11 Management Overall: management plan consists of establishing the etiology of the iron deficiency and correcting it so the deficiency does not recur In our patient, treatment with oral iron therapy Ferrous sulfate Parenteral Iron Therapy – if unable to absorb oral iron Dietary measures Nutritional counselling with Dietician Activity restriction Tailored, gradual exercise as per tolerated 1-3 month monitoring to assess adequate response to iron therapy Management of hemorrhage (unlikely in our patient) Surgical treatment to help correct blood loss Our management plan consists of establishing the etiology of the iron deficiency and correcting it so the deficiency does not recur The most effective medication in the treatment of iron deficiency anemia is the oral administration of ferrous iron salts. Ferrous sulfate most commonly is used. Our patient should take them with vitamin C pills or orange juice, which helps the body absorb more iron. She should start to feel better within a few days of beginning treatment. Parenteral Iron Therapy can be used if she is unable to absorb the oral iron or is having increasing anemia despite adequate doses of oral iron Our patient should be counseled on an individual basis with a Dietician, emphasizing the importance of improving her diet Her physical activity should be tailored, gradual exercise as is tolerated Monitoring her for 1-3 months to asses an adequate response to iron therapy is also necessary Although highly unlikely for our patient, management of hemorrhage is another form of management

12 Prognosis/Patient Education
Prognosis: For our patient, iron deficiency anemia caused by insufficient dietary intake generally has a good prognosis. In the unlikely chance that her anemia is being caused by an underlying comorbid condition the prognosis may be worse Patient Education: What is anemia? – occurs when there is a decrease in the number of RBCs; iron-deficiency is when there is an insufficient amount of iron in the body to make hemoglobin Signs and symptoms – fatigue, SOBE, weakness Dietary sources of iron – meat, green leafy vegetables, iron-fortified cereals, enriches breads/grains, dried fruits; increased absorption when taken with Vitamin C; decreased absorption when taken with coffee or tea Prevention – oral iron supplements in addition to dietary modification; treatment of underlying cause For our patient, iron deficiency anemia caused by insufficient dietary intake generally has a good prognosis. In the unlikely chance that her anemia is being caused by an underlying comorbid condition, the prognosis may be worse In terms of patient education, making our patient aware of what anemia is, the signs and symptoms to look out for, the important dietary sources of iron that she should be consuming, as well as the appropriate prevention methods are of great importance.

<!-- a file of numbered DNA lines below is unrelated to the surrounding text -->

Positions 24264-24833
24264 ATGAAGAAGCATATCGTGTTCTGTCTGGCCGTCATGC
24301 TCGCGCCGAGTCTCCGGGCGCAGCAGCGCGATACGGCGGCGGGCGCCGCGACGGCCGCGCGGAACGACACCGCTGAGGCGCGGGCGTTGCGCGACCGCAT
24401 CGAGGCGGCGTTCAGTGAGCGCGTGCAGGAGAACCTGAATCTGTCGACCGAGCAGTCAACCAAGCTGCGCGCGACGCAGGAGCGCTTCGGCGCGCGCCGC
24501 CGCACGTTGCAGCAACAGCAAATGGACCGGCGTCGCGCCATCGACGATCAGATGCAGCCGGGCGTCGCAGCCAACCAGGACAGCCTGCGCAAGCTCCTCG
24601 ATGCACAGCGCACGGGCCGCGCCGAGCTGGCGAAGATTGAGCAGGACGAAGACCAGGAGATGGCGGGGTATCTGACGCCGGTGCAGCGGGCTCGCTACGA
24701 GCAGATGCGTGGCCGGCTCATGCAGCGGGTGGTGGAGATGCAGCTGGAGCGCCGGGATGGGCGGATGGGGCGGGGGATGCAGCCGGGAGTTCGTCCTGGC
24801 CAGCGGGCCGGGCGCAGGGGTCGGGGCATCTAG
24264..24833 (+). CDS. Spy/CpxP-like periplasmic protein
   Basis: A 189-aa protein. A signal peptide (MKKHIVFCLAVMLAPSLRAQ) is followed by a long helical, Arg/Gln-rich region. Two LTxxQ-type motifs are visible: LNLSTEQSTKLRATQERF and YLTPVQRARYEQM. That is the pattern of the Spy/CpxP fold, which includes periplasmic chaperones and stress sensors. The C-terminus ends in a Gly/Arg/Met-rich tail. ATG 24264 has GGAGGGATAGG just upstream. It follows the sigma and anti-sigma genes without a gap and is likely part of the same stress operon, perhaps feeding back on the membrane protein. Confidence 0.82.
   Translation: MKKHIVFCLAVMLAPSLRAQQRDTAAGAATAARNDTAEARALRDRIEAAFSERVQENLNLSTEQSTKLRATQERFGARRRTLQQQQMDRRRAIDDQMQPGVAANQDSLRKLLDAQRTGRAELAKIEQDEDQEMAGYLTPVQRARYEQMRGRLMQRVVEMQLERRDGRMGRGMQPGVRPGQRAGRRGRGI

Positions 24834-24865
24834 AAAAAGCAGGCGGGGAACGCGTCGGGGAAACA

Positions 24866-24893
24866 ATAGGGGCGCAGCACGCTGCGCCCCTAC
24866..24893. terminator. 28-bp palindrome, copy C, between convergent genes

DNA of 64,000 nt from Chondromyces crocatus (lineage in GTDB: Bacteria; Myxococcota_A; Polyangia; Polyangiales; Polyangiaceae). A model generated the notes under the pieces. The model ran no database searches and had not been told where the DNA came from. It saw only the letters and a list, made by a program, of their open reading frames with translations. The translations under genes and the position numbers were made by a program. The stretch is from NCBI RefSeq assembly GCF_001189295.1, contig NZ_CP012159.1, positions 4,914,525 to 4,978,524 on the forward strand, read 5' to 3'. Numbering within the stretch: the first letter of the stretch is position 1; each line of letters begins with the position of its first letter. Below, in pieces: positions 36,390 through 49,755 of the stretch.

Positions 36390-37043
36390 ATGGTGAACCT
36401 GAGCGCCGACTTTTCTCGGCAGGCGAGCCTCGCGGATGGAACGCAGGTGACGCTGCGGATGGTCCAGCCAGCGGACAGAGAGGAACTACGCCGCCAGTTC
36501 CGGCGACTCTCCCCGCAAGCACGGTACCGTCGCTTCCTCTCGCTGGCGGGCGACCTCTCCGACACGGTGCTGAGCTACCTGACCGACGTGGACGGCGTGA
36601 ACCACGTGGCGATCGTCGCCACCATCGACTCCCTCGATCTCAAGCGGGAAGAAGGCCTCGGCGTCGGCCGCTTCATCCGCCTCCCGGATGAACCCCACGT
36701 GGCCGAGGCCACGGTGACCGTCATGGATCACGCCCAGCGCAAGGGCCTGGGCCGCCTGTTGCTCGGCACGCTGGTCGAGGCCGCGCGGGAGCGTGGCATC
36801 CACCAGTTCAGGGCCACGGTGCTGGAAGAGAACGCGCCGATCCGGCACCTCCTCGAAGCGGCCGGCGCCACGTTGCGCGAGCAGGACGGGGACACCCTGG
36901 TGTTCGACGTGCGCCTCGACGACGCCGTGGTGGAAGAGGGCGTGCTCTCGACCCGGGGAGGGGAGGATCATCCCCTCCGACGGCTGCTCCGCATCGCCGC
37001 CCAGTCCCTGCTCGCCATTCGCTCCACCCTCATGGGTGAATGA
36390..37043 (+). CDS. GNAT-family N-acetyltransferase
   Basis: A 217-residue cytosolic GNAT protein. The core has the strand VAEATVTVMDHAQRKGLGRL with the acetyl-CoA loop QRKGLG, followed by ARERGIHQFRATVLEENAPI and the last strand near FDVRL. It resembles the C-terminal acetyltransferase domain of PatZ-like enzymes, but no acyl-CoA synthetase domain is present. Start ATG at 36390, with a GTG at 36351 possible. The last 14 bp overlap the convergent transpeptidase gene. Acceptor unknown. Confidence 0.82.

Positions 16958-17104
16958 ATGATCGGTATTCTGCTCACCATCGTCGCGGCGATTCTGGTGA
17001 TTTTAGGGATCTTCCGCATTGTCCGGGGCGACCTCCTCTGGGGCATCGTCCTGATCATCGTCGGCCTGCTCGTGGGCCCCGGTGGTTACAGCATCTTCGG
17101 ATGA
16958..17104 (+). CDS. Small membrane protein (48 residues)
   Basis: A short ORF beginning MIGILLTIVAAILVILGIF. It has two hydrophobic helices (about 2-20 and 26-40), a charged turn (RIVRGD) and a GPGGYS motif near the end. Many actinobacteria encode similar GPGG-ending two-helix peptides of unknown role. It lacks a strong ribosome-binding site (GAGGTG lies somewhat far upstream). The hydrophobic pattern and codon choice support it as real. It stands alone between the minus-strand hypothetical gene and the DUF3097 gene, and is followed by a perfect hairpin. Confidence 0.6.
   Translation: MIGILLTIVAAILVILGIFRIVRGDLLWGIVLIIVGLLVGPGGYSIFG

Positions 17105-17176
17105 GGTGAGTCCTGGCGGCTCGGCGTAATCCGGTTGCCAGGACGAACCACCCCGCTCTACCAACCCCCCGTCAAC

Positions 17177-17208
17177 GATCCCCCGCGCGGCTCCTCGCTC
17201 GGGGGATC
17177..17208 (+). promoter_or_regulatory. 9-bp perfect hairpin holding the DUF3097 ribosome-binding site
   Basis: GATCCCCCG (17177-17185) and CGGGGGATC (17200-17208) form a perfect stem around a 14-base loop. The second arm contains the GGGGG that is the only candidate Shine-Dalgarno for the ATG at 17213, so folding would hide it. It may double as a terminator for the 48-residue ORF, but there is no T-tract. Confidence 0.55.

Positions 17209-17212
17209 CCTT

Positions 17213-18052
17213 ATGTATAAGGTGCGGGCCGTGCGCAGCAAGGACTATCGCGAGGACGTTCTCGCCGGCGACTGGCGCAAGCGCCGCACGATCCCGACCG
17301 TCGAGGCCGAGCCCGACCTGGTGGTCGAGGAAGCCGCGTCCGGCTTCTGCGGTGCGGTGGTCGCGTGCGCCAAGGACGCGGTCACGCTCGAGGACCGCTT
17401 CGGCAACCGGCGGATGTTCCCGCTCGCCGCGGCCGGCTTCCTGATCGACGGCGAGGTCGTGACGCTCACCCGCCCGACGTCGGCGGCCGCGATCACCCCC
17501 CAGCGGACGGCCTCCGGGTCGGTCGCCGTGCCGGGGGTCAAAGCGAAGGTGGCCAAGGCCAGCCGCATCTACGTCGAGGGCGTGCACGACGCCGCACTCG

13 References Anemia Assessment Questionnaire. [Right Diagnosis]. [updated 2014 April 22; cited 2014 June 5]. Available from: Harper, J. Iron Deficiency Anemia. [Medscape]. [updated 2013 Dec; cited 2014 June 6]. Available from: Maakaron, J. Anemia. [Medscape]. [updated 2013 July 30; cited 2014 June 5]. Available from:http://emedicine.medscape.com/article/ overview Schrier, S. Patient Information: Anemia caused by low iron (Beyond the Basics). [UpToDate]. [updated 2013 May; cited 2014 June 10]. Available from: This concludes our case study for hematology, a patient with iron-deficiency anemia. Listed on this slide are the references that were used to gather the previous information. Thank you for watching and listening